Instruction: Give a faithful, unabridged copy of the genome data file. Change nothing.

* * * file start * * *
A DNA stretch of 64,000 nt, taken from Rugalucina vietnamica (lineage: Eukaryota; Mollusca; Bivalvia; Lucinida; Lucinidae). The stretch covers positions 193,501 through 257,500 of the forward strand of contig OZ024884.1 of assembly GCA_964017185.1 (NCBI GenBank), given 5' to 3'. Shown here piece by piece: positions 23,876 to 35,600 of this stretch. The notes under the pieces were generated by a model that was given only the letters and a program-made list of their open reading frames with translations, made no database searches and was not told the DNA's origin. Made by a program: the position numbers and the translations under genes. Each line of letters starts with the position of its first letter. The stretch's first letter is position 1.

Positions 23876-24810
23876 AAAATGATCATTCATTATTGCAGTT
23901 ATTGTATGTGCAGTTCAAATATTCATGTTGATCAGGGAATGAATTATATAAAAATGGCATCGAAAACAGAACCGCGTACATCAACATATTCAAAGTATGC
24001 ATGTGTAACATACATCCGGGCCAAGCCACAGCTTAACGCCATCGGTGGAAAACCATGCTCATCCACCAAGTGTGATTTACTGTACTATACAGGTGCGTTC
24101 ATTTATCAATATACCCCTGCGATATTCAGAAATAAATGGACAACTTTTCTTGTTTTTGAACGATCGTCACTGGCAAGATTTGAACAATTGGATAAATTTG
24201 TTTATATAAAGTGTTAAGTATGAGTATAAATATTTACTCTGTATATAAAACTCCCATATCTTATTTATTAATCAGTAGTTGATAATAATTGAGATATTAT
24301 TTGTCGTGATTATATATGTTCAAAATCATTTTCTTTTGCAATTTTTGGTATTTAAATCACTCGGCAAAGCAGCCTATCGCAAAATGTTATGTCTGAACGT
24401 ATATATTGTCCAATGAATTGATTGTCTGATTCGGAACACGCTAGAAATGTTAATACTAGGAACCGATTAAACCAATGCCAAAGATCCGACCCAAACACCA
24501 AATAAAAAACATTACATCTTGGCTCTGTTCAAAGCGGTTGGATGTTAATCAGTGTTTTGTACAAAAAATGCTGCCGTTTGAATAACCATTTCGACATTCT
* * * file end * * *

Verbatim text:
A DNA stretch of 64,000 nt, taken from Rugalucina vietnamica (lineage: Eukaryota; Mollusca; Bivalvia; Lucinida; Lucinidae). The stretch covers positions 193,501 through 257,500 of the forward strand of contig OZ024884.1 of assembly GCA_964017185.1 (NCBI GenBank), given 5' to 3'. Shown here piece by piece: positions 23,876 to 35,600 of this stretch. The notes under the pieces were generated by a model that was given only the letters and a program-made list of their open reading frames with translations, made no database searches and was not told the DNA's origin. Made by a program: the position numbers and the translations under genes. Each line of letters starts with the position of its first letter. The stretch's first letter is position 1.

Positions 23876-24810
23876 AAAATGATCATTCATTATTGCAGTT
23901 ATTGTATGTGCAGTTCAAATATTCATGTTGATCAGGGAATGAATTATATAAAAATGGCATCGAAAACAGAACCGCGTACATCAACATATTCAAAGTATGC
24001 ATGTGTAACATACATCCGGGCCAAGCCACAGCTTAACGCCATCGGTGGAAAACCATGCTCATCCACCAAGTGTGATTTACTGTACTATACAGGTGCGTTC
24101 ATTTATCAATATACCCCTGCGATATTCAGAAATAAATGGACAACTTTTCTTGTTTTTGAACGATCGTCACTGGCAAGATTTGAACAATTGGATAAATTTG
24201 TTTATATAAAGTGTTAAGTATGAGTATAAATATTTACTCTGTATATAAAACTCCCATATCTTATTTATTAATCAGTAGTTGATAATAATTGAGATATTAT
24301 TTGTCGTGATTATATATGTTCAAAATCATTTTCTTTTGCAATTTTTGGTATTTAAATCACTCGGCAAAGCAGCCTATCGCAAAATGTTATGTCTGAACGT
24401 ATATATTGTCCAATGAATTGATTGTCTGATTCGGAACACGCTAGAAATGTTAATACTAGGAACCGATTAAACCAATGCCAAAGATCCGACCCAAACACCA
24501 AATAAAAAACATTACATCTTGGCTCTGTTCAAAGCGGTTGGATGTTAATCAGTGTTTTGTACAAAAAATGCTGCCGTTTGAATAACCATTTCGACATTCT